May 7, 2015
TORONTO, ON – What’s not to like about getting a refund?
It’s a possibility under equal billing plans, where consumers are charged the same amount every month for consumption-based services such as energy or water. Those billings are later reconciled with actual usage, usually at the end of the year, leading to either a refund for overpayment, or an extra charge.
Consumers like the predictability — no more shocker whopper bills for occasional usage spikes such as cranking the air conditioner during a heatwave. Service providers like them too. They get money upfront, can lower their operating costs and face lower risks of customers not paying their bills.
But a study of the best ways to structure equal billing plans says that smart companies should set them up so that customers get money back at the end of the term. Not only do they think they prefer to pay a little more each month to make sure they get that refund later but after having experienced a refund they are more satisfied and more loyal.
It’s an irrational attitude for consumers to have but, “if companies don’t consider it, they may end up losing customers, primarily because companies end up making their customers less happy than they could be,” says study co-author Nina Mažar, an associate professor of marketing at the University of Toronto’s Rotman School of Management.
The team of researchers studied the attitudes and actual behaviours of home electricity customers in Germany, where equal billing is used exclusively. Besides preferring higher equal bills resulting in a refund over lower equal bills resulting in an extra payment at the year end, refund-customers were more willing to recommend the company to friends, were less focused on the size of their payments and were less likely to switch providers than extra payment-customers.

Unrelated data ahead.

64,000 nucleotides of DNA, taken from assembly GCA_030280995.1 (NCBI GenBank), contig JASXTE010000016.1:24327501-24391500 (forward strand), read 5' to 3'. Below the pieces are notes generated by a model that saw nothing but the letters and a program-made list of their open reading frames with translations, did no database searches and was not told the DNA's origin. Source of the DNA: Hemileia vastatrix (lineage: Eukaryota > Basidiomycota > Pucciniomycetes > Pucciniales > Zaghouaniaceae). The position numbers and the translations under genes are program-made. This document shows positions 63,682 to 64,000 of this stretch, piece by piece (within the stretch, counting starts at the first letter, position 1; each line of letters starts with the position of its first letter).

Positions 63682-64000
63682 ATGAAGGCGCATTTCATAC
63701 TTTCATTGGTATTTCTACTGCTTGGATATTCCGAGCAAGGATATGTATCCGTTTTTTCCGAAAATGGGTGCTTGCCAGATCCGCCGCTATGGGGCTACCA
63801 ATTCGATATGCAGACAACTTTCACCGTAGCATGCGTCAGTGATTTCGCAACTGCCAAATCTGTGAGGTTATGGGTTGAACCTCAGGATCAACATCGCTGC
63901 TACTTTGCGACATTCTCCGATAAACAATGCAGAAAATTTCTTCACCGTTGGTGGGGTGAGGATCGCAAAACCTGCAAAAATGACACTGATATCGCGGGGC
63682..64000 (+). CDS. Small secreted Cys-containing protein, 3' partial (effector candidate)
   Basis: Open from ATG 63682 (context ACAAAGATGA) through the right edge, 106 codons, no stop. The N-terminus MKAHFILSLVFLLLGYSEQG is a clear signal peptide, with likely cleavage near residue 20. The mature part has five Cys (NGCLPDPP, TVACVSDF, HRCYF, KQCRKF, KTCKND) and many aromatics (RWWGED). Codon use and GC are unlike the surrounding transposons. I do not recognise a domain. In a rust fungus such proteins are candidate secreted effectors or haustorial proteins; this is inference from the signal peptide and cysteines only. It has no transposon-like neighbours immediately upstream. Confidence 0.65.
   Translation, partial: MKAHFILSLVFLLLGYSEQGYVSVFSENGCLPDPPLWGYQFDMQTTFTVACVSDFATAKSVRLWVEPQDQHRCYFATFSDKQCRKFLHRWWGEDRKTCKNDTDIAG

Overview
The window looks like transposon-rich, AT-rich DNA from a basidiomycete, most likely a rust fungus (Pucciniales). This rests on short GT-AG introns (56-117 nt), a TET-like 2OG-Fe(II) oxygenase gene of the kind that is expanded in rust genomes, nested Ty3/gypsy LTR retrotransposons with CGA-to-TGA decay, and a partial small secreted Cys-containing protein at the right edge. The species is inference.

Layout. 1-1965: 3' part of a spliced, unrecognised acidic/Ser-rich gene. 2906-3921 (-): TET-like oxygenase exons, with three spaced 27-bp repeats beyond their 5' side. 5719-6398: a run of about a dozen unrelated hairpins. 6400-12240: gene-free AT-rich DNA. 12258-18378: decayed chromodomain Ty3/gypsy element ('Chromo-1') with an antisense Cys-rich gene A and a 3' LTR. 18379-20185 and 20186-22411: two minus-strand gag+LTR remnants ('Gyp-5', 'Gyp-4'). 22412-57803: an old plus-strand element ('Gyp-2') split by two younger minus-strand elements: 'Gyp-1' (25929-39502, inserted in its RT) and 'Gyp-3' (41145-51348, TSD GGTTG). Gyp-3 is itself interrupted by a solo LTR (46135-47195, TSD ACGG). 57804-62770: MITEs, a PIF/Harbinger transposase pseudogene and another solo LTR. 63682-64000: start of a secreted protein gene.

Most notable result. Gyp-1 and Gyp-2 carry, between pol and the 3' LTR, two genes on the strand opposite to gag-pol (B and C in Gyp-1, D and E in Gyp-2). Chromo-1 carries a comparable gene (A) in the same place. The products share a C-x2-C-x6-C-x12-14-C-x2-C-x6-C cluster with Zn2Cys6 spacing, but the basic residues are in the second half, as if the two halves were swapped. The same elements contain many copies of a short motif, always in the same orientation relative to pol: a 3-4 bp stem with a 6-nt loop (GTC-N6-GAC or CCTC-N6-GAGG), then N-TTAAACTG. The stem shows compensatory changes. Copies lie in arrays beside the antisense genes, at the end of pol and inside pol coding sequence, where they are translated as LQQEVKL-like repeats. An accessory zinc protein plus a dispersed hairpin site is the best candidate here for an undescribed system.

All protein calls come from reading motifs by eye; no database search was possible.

But the study also found you can have too much of a good thing. Getting a significantly large refund led to less positive consumer feelings, probably because they figured out that they were being considerably overbilled the rest of the year and could have used the money in more productive ways.
“It doesn’t really make sense from a normative perspective to be happier with a refund than an extra payment sequence, yet people prefer to make this ‘financial mistake’ – at least within a range” says Prof. Mažar.
Companies already offering equal billing may want to consider small increases in monthly billings to increase the chance of issuing a refund at the end of the pay period, the paper suggests. They could also give customers the option of an increase.
The paper was co-written with researchers from University of Toronto’s partner university the Goethe-University Frankfurt and from WHU — Otto Beisheim School of Management. It is forthcoming in the upcoming September issue of the International Journal of Research in Marketing.
For the latest thinking on business, management and economics from the Rotman School of Management, visit www.rotman.utoronto.ca/FacultyAndResearch/NewThinking.aspx.
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